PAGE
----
Millions of jaded but jubilant French were recovering yesterday after a night of celebration following the team’s 1-0 World Cup semi-final win against Belgium, a victory that has generated a rare but contagious mood of optimism.
For those who returned to work, many had barely slept after the spontaneous explosions of revelry, dancing and car-horn blaring from the streets of Paris to the smallest village squares of a nation heaving to the beat of football chants.
The Champs Elysees and the vast circle around the Arc de Triomphe were packed with an estimated 200,000 fans, who danced, sang and drank late into the night.
The immediate question on most people’s minds yesterday was who will reach the final to face Les Bleus. England and Croatia were scheduled to play in the other semi-final in Moscow later yesterday.
There was no consensus about which team would be a preferable — meaning easier — opponent for France and its hopes of triumphing in a competition it has won just once before, on home soil in 1998.
On social networks, football buffs shared space with more light-hearted commentators, some of whom were more interested in the historical and political ramifications of a final face-off between arch-rivals England and France.
“Winning the final over England would be sublime, but losing to them would be so awful that I’m hoping for Croatia,” said one Twitter fan by the name of Antoine.
Another contributor made fun of France’s rivals on the other side of the channel, saying: “Just spoke to an English friend. He tells me England’s playing Croatia on Wednesday. So I’m like, ‘What a coincidence. We’re playing them on Sunday.’”
French TV channels and radio stations talked about little but football, relegating coverage of weightier issues such as a fractious Nato summit to a few seconds. An estimated 19mn of France’s 67mn population watched the Belgium game, with that number only likely to grow for the final.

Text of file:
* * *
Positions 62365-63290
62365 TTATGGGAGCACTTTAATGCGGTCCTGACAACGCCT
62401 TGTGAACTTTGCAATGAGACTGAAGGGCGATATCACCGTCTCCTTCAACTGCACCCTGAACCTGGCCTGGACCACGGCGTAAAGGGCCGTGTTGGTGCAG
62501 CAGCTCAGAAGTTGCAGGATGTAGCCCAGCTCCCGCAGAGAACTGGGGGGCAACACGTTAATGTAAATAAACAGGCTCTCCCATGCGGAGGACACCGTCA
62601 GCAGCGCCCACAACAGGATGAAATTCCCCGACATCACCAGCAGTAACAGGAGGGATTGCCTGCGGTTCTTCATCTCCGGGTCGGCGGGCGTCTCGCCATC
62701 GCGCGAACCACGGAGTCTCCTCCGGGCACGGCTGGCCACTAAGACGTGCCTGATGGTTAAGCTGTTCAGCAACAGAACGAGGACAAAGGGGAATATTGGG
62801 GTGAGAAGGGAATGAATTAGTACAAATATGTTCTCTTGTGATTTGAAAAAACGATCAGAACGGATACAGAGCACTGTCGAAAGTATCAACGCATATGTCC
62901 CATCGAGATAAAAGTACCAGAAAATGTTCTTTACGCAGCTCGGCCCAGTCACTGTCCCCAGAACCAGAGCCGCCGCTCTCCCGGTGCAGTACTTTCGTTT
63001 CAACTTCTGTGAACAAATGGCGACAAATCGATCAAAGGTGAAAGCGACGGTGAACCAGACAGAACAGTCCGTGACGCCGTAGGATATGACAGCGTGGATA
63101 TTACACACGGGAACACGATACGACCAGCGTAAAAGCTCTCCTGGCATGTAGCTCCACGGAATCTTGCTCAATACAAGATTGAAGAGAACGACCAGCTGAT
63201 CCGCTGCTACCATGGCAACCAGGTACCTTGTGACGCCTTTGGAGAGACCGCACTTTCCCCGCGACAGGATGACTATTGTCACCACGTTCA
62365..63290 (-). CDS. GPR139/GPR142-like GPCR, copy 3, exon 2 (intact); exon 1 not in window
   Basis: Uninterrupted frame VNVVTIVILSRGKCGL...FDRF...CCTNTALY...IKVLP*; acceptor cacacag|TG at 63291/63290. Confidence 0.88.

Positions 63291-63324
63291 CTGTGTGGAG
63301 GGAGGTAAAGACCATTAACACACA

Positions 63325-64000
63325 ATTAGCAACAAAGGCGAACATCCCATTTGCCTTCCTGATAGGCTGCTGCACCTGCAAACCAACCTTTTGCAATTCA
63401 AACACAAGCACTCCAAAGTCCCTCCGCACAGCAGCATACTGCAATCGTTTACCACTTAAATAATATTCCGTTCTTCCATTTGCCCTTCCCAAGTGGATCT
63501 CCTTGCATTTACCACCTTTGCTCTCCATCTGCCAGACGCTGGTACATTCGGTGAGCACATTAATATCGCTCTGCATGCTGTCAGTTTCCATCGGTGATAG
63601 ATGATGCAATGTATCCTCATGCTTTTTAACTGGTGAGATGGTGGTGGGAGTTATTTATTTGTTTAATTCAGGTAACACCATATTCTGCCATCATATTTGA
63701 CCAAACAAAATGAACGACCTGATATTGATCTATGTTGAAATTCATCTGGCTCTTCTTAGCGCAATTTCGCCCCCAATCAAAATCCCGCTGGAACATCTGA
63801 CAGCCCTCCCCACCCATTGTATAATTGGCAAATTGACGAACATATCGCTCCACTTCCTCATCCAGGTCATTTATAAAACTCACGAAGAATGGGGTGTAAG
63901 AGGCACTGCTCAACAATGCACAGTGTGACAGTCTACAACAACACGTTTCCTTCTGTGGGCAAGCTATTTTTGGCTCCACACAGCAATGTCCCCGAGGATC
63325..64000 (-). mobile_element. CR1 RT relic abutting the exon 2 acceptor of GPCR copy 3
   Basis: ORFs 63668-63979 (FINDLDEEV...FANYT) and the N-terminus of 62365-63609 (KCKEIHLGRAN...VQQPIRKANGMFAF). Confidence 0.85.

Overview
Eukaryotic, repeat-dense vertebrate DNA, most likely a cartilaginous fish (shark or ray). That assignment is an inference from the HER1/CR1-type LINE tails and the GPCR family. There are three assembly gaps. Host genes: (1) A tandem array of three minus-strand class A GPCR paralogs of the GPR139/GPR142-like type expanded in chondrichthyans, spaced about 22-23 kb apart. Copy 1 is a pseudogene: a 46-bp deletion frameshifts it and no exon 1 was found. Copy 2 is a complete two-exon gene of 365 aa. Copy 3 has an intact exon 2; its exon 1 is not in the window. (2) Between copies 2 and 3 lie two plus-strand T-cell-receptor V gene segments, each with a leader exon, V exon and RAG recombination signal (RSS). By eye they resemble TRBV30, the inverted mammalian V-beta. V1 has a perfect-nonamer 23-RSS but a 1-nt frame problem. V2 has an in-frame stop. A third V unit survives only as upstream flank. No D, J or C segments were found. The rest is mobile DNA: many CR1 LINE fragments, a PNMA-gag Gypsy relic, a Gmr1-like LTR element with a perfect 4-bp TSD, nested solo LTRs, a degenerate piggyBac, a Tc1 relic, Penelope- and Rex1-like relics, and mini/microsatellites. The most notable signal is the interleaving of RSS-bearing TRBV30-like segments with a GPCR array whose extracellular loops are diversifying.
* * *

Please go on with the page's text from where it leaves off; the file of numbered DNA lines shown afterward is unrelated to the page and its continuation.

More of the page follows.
Football pundits and celebrities waxed lyrical about the young French side, particularly lightning fast striker Kylian Mbappe, one of the stand-out stars of the tournament. In Paris, graffiti popped up on one wall reading “Liberte, Egalite, Mbappe!”, a play on the national motto of “Liberte, Egalite, Fraternite” (Freedom, Equality, Brotherhood).
In the Belgian capital Brussels, yesterday morning commuters had to endure more than the pain of the previous evening’s loss.
Honouring a bet between the cities’ respective metro operators, the Brussels subway train company piped music by late French singer Johnny Hallyday over its sound system.
‘France were lucky,’ Belgian PM tells Macron
The Belgian prime minister told French President Emmanuel Macron yesterday that France had been very fortunate to beat Belgium and reach the World Cup final in Russia.
Welcoming fellow leaders including Macron and US President Donald Trump to a summit of the Nato defence alliance in Brussels, premier Charles Michel said the Western bloc must go on setting aside differences to protect each other.
Then he added: “Yesterday in Russia, Belgium played a great game against France. Belgians are generally not too chauvinist but frankly, Emmanuel, yesterday, the French team was very lucky.
“Like in football, fair play and team spirit are what we need more than ever.”.
Macron attended the semi-final in St. Petersburg along with the Belgian king and saw France win 1-0 to earn a place in Sunday’s final in Moscow.
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